Glossary of UK Conveyancing Terms

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Building Insurance:

It's a good idea to investigate this early because in most cases you become responsible for the building's insurance (against fire damage etc.) from the moment you exchange contracts.

Contents Insurance is not necessary but your building insurance must cover the cost of rebuilding the property.

Client Care Letter:

This letter contains a cost breakdown and description of the service your conveyancing solicitor will provide.

You're only committed to using the conveyancing solicitor once you've signed the return this letter.

Completion Date (selling):

This is the date you receive full payment from your buyer. Your property is now theirs and you must handover the keys and vacate.

Completion Date (buying):

This is the date you make full payment to your seller. Their property is now yours. Collect the keys and move in.

Completion Statement:

This is a financial breakdown of your purchase and all the related costs.

It ends by stating the amount of money your conveyancing solicitor needs from you to complete on your new home.

Contract:

The legal document setting out the terms of the sale / purchase and the parties involved.

Contract Pack:

This is a set of documents forwarded to your buyer's conveyancing solicitor so he may investigate your legal title over the property.

Usually it contains the draft contract, title deeds, property information form, fixtures & fittings form, leasehold management information (if applicable), building guarantees and any planning consents you've been granted.

Deposit:

The amount of money you will be paying the seller on exchange of contracts.

Traditionally it's 10% of the full purchase price but your conveyancing solicitor may be able to negotiate less on your behalf (useful if your mortgage has a high "loan/value" ration).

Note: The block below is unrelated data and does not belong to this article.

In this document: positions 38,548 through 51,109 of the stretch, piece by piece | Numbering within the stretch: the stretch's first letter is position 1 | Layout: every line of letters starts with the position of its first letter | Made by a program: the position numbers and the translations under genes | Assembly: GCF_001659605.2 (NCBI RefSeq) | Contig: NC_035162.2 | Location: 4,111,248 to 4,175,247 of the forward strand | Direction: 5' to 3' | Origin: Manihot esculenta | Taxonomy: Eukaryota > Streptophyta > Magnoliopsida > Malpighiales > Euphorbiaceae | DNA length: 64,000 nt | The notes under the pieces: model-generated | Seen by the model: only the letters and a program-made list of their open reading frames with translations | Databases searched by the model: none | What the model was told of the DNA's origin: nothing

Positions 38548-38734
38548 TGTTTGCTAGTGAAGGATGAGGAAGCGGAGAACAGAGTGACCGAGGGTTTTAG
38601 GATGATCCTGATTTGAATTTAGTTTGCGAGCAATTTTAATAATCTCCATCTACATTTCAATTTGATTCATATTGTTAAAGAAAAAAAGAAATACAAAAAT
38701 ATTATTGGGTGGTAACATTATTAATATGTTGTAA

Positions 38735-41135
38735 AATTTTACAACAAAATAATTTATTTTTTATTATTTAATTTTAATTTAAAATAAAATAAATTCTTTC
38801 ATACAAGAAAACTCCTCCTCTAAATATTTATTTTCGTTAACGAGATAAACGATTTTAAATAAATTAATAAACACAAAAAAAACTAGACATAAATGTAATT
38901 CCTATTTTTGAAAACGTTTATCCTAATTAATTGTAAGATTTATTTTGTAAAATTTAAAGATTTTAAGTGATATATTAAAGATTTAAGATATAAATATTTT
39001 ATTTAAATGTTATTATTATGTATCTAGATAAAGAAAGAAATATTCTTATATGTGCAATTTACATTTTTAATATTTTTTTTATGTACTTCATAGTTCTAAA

Exchange of Contracts:

This is the moment the transaction becomes legally binding. Up until now either party is able to walk away without penalty (i.e. being sued for damages).

Identical copies of the contract are signed by both parties and swapped (usually by post).

The buyers also hands over his deposit for the seller's conveyancing solicitor to hold until completion.

Fixture & Fittings Form:

This is a standard form provided by the vendor's conveyancing solicitor setting out what is and isn't included in the sale price.

H.M. Land Registry:

This is a central governing body that records the ownership of land & property throughout England & Wales.

Land Registry Office Copies:

This is the official copy (i.e. accepted in a Court of Law) of your property's record held by H.M Land Registry.

It normally consists of a Property Register and Title Plan.

Leasehold Property Information Form:

The leasehold version of the SPIF (see next entry).

Local Authority Searches (when buying):

This are questions asked of the Local Authority about the property you're buying.

Councils keep registers of all Planning Permissions, Road Proposals, Environmental Health related matters, Tree Preservation Orders, Compulsory Purchase Orders and Highway Adoption.